The Association of Medicare Drug Coverage with Use of Evidence-Based Medications in the Veterans Health Administration

College of Pharmacy, Department of Clinical Sciences and Administration, University of Houston, Houston, TX, USA.
Annals of Pharmacotherapy (Impact Factor: 2.06). 09/2009; 43(10):1565-75. DOI: 10.1345/aph.1L606
Source: PubMed


Veterans with Medicare managed-care plans have access to pharmacy benefits outside the Veterans Health Administration (VA), but how this coverage affects use of medications for specific disease conditions within the VA is unclear.
To examine patterns of pharmacotherapy among patients with diabetes mellitus, ischemic heart disease, and chronic heart failure enrolled in fee-for-service (FFS) or managed-care (HMO) plans and to test whether pharmacy benefit coverage within Medicare is associated with the receipt of evidence-based medications in the VA.
A retrospective analysis of veterans dually enrolled in the VA and Medicare healthcare systems was conducted. We used VA and Medicare administrative data from 2002 in multivariable logistic regression analysis to determine the unique association of enrollment in Medicare FFS or managedcare plans on the use of medications, after adjusting for sociodemographic, geographic, and patient clinical factors.
A total of 369,697 enrollees met inclusion criteria for diabetes, ischemic heart disease, or chronic heart failure. Among patients with diabetes, adjusted odds ratios (ORs) of receiving angiotensin-converting enzyme (ACE) inhibitors and oral hypoglycemics in the FFS group were, respectively, 0.86 and 0.80 (p < 0.001). Among patients with ischemic heart disease, FFS patients were generally less likely to receive beta-blockers, antianginals, and statins. Among patients with chronic heart failure, adjusted ORs of receiving ACE inhibitors, angiotensin-receptor blockers, and statins in the FFS group were, respectively, 0.90, 0.78, and 0.79 (all p < 0.05). There were few systematic differences within HMO coverage levels.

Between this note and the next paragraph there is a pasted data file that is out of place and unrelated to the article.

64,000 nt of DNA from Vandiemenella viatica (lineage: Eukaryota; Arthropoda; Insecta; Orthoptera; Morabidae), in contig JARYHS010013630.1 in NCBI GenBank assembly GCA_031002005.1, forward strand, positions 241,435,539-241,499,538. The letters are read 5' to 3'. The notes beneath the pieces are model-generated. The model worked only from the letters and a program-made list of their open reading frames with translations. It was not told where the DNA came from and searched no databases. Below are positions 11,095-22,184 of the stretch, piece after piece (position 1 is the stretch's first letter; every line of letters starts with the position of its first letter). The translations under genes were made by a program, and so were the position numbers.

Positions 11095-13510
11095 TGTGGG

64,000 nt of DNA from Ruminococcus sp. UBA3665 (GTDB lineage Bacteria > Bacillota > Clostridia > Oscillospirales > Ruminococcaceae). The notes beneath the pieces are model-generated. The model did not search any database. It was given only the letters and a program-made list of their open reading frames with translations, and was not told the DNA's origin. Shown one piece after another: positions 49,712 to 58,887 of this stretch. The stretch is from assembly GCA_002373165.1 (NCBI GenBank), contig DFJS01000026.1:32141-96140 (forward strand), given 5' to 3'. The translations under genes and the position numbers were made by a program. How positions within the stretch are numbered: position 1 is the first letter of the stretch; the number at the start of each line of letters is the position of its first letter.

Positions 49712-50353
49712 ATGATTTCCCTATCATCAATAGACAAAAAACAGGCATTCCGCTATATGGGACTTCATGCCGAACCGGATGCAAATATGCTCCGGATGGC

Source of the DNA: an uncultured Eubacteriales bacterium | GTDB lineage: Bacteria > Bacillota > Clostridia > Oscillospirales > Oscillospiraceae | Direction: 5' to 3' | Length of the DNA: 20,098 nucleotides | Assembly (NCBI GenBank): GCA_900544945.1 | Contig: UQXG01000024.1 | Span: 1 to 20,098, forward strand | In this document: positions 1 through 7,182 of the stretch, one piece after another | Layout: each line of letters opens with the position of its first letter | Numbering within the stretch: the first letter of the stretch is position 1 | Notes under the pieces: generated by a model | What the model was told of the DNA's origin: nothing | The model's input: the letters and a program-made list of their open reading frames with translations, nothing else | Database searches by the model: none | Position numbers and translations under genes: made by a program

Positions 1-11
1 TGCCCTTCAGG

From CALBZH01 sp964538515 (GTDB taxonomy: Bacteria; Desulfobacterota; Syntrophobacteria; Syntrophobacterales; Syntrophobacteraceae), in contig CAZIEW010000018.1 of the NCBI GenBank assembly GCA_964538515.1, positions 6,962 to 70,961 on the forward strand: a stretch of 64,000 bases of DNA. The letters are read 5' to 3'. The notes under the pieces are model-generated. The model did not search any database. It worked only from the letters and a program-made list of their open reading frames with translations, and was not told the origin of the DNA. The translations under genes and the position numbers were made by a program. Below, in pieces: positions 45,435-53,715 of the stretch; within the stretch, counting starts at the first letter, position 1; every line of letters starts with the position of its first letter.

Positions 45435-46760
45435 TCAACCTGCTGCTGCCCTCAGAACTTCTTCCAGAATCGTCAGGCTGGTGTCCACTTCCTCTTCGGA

FFS-enrolled veterans were generally less likely to be receiving condition-related medications from the VA, compared with HMO-enrolled veterans with lower levels of prescription drug coverage. Pharmacy prescription coverage within Medicare affects the use of evidence-based medications for specific disease conditions in the VA.

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Available from: Robert O Morgan, May 09, 2014
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